In their 2011 paper “The tree planting and protecting culture of cattle ranchers and small-scale agriculturalists in rural Panama: Opportunities for reforestation and land restoration” Garen et al. explored the reasons why cattle ranchers and small scale farmers in Panama have maintained a tradition since pre-European contact of both planting and protecting valuable multipurpose trees and shrubs on the land they farm. In the interviews conducted for their research they discovered a total of 99 tree species that were seen as valuable by small scale farmers and were either planted, or the wild trees protected. Interestingly all but 28% of these species of tree were native to Panama and 61 % of the species mentioned were used for more than one use (i.e. live fences, firewood, fruit, etc). Although much attention has been given to the deforestation practices of small landholders in rural Panama it was interesting to see the opposite perspective explored, and especially how widespread this appreciation for the services of native trees is within rural Panama.
This paper acted to confirm something I had taken note of during my exploration of both the Kalu Yala Property and the surrounding valley, the campesino’s seem to place great importance on planting and maintaining tree species around their rancho’s that provide them with a variety of services. These are most often in the form of either fruit trees or living fences. The diversity of species planted in some of the small orchards is astounding, it is not uncommon to see a plantain, banana, yucca, Palm, mango, Guanabana, Orange, Grapefruit, wild Cashew, Tamarind, Pineapple, and a variety of living fence species all in the same 1 or 2 acre plot. To help aid the development of my own agroforestry plot what I hope to do before the end of this semester is conduct a series of two part interviews with as many of the local campesinos as possible. The first part of the interview would be focused on some basic demographic information and questions about their land-use practices, the second half will be a walk around their farm and the forest edge and having them point out species that are valuable to them. The results of these interviews will be complied and be used both for a future blog post and also for my research paper I am writing for my university.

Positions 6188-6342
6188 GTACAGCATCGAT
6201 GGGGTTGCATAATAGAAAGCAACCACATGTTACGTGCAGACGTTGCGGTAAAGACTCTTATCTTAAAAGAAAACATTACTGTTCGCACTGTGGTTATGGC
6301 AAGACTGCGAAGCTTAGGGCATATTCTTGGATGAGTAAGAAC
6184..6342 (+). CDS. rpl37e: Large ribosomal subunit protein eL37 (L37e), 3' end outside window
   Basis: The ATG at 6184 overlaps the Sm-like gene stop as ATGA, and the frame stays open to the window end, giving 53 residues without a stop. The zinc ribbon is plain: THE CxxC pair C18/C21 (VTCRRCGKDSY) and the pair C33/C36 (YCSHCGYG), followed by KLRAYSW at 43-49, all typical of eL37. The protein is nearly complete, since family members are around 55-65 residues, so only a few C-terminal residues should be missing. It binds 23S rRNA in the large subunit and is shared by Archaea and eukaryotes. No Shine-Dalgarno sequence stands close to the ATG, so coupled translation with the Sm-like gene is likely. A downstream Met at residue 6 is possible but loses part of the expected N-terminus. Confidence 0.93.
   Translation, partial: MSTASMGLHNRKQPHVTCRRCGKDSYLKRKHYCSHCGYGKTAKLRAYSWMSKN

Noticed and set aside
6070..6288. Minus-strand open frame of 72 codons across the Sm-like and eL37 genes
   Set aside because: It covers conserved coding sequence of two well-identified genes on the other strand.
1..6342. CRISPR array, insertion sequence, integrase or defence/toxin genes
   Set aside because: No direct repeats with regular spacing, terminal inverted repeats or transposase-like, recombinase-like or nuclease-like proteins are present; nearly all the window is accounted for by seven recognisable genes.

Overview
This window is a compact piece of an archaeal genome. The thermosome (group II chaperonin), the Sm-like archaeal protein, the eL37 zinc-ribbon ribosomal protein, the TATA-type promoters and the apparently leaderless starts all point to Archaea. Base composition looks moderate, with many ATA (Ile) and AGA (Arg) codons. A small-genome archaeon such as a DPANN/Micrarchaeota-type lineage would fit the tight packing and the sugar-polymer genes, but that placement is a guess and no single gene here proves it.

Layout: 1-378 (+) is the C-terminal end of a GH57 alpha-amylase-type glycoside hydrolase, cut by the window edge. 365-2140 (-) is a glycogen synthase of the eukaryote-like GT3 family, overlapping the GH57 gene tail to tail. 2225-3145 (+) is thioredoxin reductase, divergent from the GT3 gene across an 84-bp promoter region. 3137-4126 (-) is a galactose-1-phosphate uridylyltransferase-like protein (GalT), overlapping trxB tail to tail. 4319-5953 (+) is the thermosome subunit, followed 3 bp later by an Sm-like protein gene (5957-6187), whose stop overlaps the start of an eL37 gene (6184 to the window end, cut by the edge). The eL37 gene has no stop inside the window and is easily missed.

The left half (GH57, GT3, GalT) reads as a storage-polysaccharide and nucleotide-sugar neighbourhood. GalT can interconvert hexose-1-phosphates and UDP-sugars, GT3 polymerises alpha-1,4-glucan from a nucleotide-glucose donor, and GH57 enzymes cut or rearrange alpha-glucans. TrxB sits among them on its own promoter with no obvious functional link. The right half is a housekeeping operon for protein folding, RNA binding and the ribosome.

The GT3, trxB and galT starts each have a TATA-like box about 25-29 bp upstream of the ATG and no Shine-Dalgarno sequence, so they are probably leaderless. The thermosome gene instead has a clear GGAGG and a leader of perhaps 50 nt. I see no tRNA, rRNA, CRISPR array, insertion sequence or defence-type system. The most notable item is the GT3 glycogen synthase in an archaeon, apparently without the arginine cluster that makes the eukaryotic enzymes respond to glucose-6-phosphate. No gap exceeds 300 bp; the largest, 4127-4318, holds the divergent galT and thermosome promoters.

Leave a Reply